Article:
21 January 2011

A second Corbie cark...

While I was fretting away yesterday night, trying to find the crow wummin's opening disquisition from Lochhead's Mary Queen of Scots Got Her Head Chopped Off, I received a number of interesting suggestions for alternative Liz Lochhead pieces, worthy of mention. One came from the helpful Sean McP (whose blog I commend to all of those who haven't already taken it in) who suggested the following poem. Being unfamiliar with the piece, its subject matter struck a chord with me and echoes a familiar phenomenon I've encountered in my own life.  Looking back on what has become of the small band of sticky-fingered, scraped-kneed pupils who took in our first formal learning in a very small primary school in Argyll, their adult fates proved to be very much determined by their parents' attitudes and whether they could envisage universities as places for them, places they could be welcomed at and belong to.  I don't want to conflate academic learning with happiness or fulfilment - but as a soul who sets great store by our public institutions of knowledge, reflection and education - I can't entirely lose the sense that folk I knew didn't come to study for poor reasons that had little to do with a lack of interest or the want of capacity, but which were largely the consequence of feeling an abashed, constraining disavowal epitomised by the phrase "that's not for me". Lochhead's poem neatly captures some of the anxieties of the alternative choice, leaving one thirled to books and the papery comfort of tomes, and the reader reads alone. Although I no longer live in the area, from sundry scraps of scuttlebutt that navigate their way out of Dalriada, my sense is that that atmosphere may be changing.

The Choosing
~ Liz Lochhead

We were first equal Mary and I
with the same coloured ribbons in mouse-coloured
and with equal shyness
we curtseyed to the lady councillor
for copies of Collins’s Children Classics.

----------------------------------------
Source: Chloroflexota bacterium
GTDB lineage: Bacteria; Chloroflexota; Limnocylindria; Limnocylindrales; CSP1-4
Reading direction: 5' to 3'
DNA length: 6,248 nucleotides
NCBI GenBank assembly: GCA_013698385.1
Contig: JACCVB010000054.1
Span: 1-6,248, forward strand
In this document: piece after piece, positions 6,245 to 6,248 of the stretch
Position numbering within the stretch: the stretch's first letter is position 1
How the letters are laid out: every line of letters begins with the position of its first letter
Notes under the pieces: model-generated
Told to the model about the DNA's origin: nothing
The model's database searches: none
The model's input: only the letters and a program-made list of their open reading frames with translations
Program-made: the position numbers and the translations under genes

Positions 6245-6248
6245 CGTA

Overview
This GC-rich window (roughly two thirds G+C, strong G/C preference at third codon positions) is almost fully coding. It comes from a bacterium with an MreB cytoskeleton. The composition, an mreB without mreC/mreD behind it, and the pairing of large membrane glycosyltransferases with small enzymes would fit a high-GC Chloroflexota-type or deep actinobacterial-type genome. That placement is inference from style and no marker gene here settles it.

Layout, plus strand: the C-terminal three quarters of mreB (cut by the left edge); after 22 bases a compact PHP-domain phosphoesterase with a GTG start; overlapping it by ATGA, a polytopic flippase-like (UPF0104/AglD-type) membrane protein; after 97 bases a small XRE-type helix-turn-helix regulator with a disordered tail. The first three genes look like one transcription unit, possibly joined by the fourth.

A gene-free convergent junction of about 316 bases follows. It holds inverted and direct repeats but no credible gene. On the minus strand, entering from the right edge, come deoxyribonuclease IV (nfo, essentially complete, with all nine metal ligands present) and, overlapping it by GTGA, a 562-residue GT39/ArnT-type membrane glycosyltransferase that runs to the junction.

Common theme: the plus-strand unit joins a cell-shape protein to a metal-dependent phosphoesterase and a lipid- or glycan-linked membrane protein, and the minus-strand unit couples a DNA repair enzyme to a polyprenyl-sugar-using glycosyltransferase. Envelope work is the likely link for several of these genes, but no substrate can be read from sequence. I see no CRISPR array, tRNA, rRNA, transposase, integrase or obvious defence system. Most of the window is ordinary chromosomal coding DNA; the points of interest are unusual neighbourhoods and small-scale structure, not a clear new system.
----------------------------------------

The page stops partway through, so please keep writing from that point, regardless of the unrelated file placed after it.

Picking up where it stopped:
First equal, equally proud.

Best friends too Mary and I
a common bond in being cleverest(equal)
in our small school’s small class.
I remember
the competition for top desk
or to read aloud the lesson
at school service.
And my terrible fear
of her superiority at sums.

I remember the housing scheme
Where we both stayed.
The same house, different homes,
where the choices were made.

I don’t know exactly why they moved,
but anyway they went.
Something about a three-apartment
and a cheaper rent.
But from the top deck of the high school bus
I’d glimpse
among the others on the corner
Mary’s father, mufflered, contrasting strangely
with the elegant greyhounds by his side.
He didn’t believe in high school education,
especially for girls,
or in forking out for uniforms.

Ten years later on a Saturday-
I am coming home from the library-
sitting near me on the bus,
with a husband who is tall,
curly haired, has eyes for no one else but Mary.
Her arms are round the full-shaped vase
that is her body.
Oh, you can see where the attraction lies
in Mary’s life-
not that I envy her, really.

And I am coming from the library
with my arms full of books.
I think of the prizes
that were ours for the taking
and wonder when the choices got made
we don’t remember making.

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